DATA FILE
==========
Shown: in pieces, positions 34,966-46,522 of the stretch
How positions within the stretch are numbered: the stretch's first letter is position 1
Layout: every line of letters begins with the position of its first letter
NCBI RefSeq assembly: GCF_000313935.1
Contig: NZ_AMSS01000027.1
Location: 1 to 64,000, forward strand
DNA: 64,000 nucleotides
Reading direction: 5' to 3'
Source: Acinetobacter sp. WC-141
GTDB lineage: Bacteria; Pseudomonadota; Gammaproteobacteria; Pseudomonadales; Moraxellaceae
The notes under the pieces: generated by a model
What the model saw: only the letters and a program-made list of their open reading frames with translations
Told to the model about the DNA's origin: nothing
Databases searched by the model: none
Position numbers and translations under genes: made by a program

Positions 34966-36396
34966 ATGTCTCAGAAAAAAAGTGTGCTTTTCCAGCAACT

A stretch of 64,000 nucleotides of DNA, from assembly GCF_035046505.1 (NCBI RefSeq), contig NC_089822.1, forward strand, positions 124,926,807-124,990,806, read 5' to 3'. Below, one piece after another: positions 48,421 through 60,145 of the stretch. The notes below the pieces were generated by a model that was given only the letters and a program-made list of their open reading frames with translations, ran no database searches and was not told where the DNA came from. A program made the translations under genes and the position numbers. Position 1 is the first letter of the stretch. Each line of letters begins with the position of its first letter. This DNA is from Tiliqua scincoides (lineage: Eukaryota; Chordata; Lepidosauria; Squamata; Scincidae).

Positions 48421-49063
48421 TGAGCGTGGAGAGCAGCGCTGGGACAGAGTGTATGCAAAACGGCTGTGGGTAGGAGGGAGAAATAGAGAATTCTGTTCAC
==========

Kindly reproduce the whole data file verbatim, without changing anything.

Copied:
Shown: in pieces, positions 34,966-46,522 of the stretch
How positions within the stretch are numbered: the stretch's first letter is position 1
Layout: every line of letters begins with the position of its first letter
NCBI RefSeq assembly: GCF_000313935.1
Contig: NZ_AMSS01000027.1
Location: 1 to 64,000, forward strand
DNA: 64,000 nucleotides
Reading direction: 5' to 3'
Source: Acinetobacter sp. WC-141
GTDB lineage: Bacteria; Pseudomonadota; Gammaproteobacteria; Pseudomonadales; Moraxellaceae
The notes under the pieces: generated by a model
What the model saw: only the letters and a program-made list of their open reading frames with translations
Told to the model about the DNA's origin: nothing
Databases searched by the model: none
Position numbers and translations under genes: made by a program

Positions 34966-36396
34966 ATGTCTCAGAAAAAAAGTGTGCTTTTCCAGCAACT

A stretch of 64,000 nucleotides of DNA, from assembly GCF_035046505.1 (NCBI RefSeq), contig NC_089822.1, forward strand, positions 124,926,807-124,990,806, read 5' to 3'. Below, one piece after another: positions 48,421 through 60,145 of the stretch. The notes below the pieces were generated by a model that was given only the letters and a program-made list of their open reading frames with translations, ran no database searches and was not told where the DNA came from. A program made the translations under genes and the position numbers. Position 1 is the first letter of the stretch. Each line of letters begins with the position of its first letter. This DNA is from Tiliqua scincoides (lineage: Eukaryota; Chordata; Lepidosauria; Squamata; Scincidae).

Positions 48421-49063
48421 TGAGCGTGGAGAGCAGCGCTGGGACAGAGTGTATGCAAAACGGCTGTGGGTAGGAGGGAGAAATAGAGAATTCTGTTCAC